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While studying what is means to be a seer according to 2 Kings 17:13, one of the lexicons, called Brown-Driver-Briggs, when tracing the root word, gives a couple of what seem to be Arabic cognates, then claims to translate them, but I want to confirm the meaning.

The two words are:

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The lexicon appears to indicate the words relate to being an astronomer or astrologer, but I would like to confirm that meaning.

If that is the case, in what way would being a seer in the Old Testament relate to being an astronomer or astrologer according to the Arabic language?

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    BDB lexicon often does this because Arabic and Hebrew are close relatives.
    – Dottard
    Commented Jan 7, 2022 at 10:01
  • @Dottard. Correct. Thanks. I just want to be sure of the meaning of the Arabic terms they give. Commented Jan 7, 2022 at 10:02
  • That is odd because, while BDB often quotes an Arabic cognate, my copy of BDB does not list any for חֹזֶה either in my printed version nor the on-line version at biblehub.com/hebrew/2374.htm Can you provide a source for this Arabic reference?
    – Dottard
    Commented Jan 7, 2022 at 10:08
  • If you don't get an answer here, you could try judaism.stackexchange.com.
    – Perry Webb
    Commented Jan 7, 2022 at 10:19
  • @Dottard. Perhaps the question was a bit misleading, I am looking at the root chazzah: biblehub.com/hebrew/2372.htm I fixed the question. Commented Jan 7, 2022 at 10:29

2 Answers 2

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The verbal root ḥ-z-y means “to see” in Hebrew and Aramaic. The same root exists in Arabic, but only in the active participle ḥāzin in the specialised meaning “seer”, that is: “one who can see into the future”. It is commonplace that the same root has slightly different meanings in different Semitic languages.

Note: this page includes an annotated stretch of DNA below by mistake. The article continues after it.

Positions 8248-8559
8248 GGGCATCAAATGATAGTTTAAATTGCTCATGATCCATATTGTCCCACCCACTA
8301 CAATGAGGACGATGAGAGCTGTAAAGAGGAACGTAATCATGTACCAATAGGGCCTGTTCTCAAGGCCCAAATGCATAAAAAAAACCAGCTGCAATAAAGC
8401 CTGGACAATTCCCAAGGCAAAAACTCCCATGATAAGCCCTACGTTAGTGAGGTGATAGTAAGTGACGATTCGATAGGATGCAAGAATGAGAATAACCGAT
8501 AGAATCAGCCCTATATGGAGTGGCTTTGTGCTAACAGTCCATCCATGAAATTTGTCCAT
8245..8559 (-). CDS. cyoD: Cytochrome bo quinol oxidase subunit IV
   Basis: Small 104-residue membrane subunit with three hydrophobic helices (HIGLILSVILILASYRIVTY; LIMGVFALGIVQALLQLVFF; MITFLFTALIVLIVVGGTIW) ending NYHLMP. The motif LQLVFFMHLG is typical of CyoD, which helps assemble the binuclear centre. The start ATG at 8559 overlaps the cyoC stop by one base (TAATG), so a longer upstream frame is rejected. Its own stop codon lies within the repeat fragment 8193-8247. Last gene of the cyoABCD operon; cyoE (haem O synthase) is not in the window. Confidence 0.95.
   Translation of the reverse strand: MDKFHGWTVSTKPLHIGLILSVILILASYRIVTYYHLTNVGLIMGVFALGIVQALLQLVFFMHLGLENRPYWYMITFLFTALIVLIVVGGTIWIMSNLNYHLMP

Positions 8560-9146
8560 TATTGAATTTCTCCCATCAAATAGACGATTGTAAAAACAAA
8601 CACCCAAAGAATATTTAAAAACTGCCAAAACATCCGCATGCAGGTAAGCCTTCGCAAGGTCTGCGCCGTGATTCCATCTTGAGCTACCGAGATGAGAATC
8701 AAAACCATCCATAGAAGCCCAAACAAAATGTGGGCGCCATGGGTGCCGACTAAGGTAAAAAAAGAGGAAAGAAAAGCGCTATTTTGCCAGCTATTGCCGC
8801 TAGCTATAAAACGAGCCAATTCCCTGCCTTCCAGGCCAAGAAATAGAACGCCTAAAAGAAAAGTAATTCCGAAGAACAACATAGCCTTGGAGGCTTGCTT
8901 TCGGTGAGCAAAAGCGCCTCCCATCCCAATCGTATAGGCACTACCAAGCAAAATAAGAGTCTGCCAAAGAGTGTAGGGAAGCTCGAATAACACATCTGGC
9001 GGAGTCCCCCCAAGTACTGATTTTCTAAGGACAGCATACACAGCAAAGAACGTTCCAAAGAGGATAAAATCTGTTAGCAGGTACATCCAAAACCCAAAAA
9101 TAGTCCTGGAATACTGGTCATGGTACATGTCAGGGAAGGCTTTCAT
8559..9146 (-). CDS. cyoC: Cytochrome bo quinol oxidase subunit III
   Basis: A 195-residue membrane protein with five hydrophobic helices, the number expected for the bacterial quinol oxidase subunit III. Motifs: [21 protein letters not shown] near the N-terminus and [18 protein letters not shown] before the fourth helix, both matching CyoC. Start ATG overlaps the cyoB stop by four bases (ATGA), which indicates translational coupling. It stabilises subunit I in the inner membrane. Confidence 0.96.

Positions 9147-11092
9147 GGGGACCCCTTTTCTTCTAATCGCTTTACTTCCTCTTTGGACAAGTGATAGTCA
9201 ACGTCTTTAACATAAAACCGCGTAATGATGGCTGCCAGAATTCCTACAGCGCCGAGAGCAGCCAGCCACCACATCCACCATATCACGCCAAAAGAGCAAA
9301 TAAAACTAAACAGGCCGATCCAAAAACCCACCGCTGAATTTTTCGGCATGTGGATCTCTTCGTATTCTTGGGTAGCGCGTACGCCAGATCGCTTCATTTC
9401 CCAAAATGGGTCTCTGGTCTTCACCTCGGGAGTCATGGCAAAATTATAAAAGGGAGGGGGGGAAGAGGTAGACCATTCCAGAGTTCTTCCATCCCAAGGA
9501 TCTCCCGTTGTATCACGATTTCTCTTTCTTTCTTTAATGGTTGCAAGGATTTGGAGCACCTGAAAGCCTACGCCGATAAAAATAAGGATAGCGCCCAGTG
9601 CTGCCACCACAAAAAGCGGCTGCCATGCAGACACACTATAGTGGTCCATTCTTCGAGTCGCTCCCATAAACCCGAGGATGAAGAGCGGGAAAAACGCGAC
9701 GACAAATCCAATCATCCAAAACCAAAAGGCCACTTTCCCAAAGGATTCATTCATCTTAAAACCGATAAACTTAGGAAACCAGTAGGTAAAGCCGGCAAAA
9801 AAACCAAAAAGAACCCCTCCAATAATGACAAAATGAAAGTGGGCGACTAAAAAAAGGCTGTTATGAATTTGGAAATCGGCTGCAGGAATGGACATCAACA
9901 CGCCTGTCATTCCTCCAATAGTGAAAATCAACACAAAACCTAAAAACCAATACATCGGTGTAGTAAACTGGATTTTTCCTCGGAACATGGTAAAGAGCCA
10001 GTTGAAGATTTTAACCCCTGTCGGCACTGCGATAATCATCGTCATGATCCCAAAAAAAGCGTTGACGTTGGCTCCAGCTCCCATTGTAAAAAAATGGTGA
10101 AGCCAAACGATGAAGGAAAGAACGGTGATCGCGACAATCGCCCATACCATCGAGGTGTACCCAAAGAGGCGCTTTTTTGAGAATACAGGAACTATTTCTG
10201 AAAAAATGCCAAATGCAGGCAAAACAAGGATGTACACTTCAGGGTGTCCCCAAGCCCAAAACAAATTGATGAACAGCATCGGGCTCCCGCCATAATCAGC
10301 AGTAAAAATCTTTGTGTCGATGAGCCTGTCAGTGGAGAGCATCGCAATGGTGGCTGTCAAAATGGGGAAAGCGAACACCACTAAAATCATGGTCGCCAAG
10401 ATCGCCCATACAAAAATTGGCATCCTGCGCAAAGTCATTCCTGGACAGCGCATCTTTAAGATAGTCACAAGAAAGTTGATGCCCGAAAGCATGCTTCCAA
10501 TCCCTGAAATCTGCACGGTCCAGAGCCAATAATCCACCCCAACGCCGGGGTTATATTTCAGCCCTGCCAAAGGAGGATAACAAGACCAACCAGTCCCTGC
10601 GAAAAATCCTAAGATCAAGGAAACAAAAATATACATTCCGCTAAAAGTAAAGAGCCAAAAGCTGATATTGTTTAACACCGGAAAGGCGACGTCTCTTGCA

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  • Thanks for the insight, fdb. Commented Jan 20, 2022 at 4:11
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If it helps, here is the entry from, "Complete Word Study Dictionary Old Testament" by W Baker & E Carpenter.

2372. חָזָה A verb meaning to see, to perceive. This term is more poetic than the common ra'ah (7200). It refers to see God (Ex 24:11; Job 19:26; 27, Ps 11:7; 17:15); astrological observations (Isa 47:13);prophetic vision and insight (Isa 1:1; Lam 2:14; Ezek 12:27; Hab 1:1; Zech 10:2).

Thus, the Hebrew meaning includes astrological observation as suggested in Isa 47:13. However, these were false "seers". For a true "seer", one of the prophets of God, I could find no reference to astrology as part of their job description.

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  • Hi, Dottard. Thanks for this. I am, however, looking for a way to translate the two Arabic terms, which BDB claims are cognates. I would normally trust BDB, but in this case, I want to make absolutely certain they are giving the correct translation of both حَزَى ( ḥazā ) and حَازٍ ( ḥāzin ). Commented Jan 15, 2022 at 7:25

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